Alternative Meat Products

Alternative Meat Products and Labeling

Note: The terms for alternative meat products vary greatly; “analog meat,” “imitation meat,” “meat substitutes,” “non-meat,” and the use of brand names for alternative meat products, among others, have been found in use. This article focuses on alternative meat products that are made with non-animal cell tissue. Limited analysis regarding cell-cultured meat products is provided.

Alternative meat products have existed for decades; however, in recent years, some alternative meat product manufacturers have begun incorporating the word “meat” into their product naming and marketing.

Meat labeling is regulated by the U.S. Department of Agriculture (USDA) and must comply with the regulations of the USDA Food Safety Inspection Service (FSIS), essentially requiring agency approval before being offered for sale. Alternative meat product labeling, however, is regulated by the U.S. Food and Drug Administration (FDA), which does not have a counterpart to the FSIS and does not require approval of labels before the product is offered for sale.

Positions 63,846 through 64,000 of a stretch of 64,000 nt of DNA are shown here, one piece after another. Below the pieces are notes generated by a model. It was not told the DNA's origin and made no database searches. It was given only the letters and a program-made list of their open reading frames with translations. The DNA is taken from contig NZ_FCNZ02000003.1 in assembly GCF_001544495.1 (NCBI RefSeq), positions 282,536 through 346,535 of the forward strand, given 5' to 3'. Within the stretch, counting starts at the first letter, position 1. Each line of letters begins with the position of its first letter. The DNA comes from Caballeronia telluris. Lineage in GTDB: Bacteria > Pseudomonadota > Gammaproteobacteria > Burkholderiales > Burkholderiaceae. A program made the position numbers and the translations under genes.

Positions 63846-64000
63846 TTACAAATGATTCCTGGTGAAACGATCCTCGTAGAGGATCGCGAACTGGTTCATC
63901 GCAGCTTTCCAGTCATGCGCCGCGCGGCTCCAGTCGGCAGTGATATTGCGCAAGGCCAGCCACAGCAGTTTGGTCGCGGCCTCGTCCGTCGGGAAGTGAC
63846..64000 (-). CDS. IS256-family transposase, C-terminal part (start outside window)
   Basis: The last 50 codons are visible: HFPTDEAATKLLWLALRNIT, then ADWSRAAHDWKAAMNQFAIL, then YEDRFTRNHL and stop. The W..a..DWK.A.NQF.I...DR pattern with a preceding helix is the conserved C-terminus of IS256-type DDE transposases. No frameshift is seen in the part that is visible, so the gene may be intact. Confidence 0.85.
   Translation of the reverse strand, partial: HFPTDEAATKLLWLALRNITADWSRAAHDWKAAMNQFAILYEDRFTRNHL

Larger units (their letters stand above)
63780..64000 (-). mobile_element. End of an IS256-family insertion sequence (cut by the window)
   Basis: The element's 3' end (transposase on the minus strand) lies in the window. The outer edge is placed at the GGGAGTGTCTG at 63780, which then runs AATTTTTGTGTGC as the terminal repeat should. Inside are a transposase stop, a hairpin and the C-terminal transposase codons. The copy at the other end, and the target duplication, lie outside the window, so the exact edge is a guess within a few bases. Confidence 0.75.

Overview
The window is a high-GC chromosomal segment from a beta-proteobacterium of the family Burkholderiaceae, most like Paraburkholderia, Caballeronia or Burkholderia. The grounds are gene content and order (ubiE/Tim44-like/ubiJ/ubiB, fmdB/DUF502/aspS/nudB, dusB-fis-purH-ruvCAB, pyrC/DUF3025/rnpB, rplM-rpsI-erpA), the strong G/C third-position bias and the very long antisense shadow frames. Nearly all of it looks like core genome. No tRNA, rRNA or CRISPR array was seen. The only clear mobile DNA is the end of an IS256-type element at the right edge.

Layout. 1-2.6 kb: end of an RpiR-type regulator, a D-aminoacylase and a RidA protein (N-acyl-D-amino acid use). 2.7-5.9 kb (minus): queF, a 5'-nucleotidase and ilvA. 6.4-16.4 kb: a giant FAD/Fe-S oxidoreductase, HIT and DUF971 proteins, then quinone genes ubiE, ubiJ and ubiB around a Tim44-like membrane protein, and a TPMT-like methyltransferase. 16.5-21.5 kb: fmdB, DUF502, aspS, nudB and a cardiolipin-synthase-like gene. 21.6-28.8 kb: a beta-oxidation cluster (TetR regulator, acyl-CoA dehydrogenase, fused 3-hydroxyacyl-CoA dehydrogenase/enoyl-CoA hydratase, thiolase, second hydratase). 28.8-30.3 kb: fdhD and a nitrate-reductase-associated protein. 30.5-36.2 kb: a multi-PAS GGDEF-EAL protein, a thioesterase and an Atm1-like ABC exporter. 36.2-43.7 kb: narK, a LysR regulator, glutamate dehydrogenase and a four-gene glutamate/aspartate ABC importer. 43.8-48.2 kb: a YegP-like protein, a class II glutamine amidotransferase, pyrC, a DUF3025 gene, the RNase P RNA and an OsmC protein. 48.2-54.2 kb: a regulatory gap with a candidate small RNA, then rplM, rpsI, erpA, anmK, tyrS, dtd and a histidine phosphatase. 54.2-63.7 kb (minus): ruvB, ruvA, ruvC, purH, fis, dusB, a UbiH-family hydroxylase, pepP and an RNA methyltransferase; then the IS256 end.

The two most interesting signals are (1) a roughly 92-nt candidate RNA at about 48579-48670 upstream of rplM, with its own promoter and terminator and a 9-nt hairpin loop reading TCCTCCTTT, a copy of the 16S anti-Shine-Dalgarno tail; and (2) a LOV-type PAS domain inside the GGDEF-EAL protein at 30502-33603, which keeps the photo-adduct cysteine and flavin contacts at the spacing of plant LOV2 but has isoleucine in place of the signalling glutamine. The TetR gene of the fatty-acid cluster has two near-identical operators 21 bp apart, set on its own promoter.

Disagreements on Terms, Labeling, and Marketing Impacts

Some commodity and livestock associations believe the term “meat” in an alternative meat product’s name or marketing confuses consumers about what is and is not an animal-based meat product. As such, these associations have pursued legislation at the state level to address their industries’ concerns over labeling and marketing alternative meat products.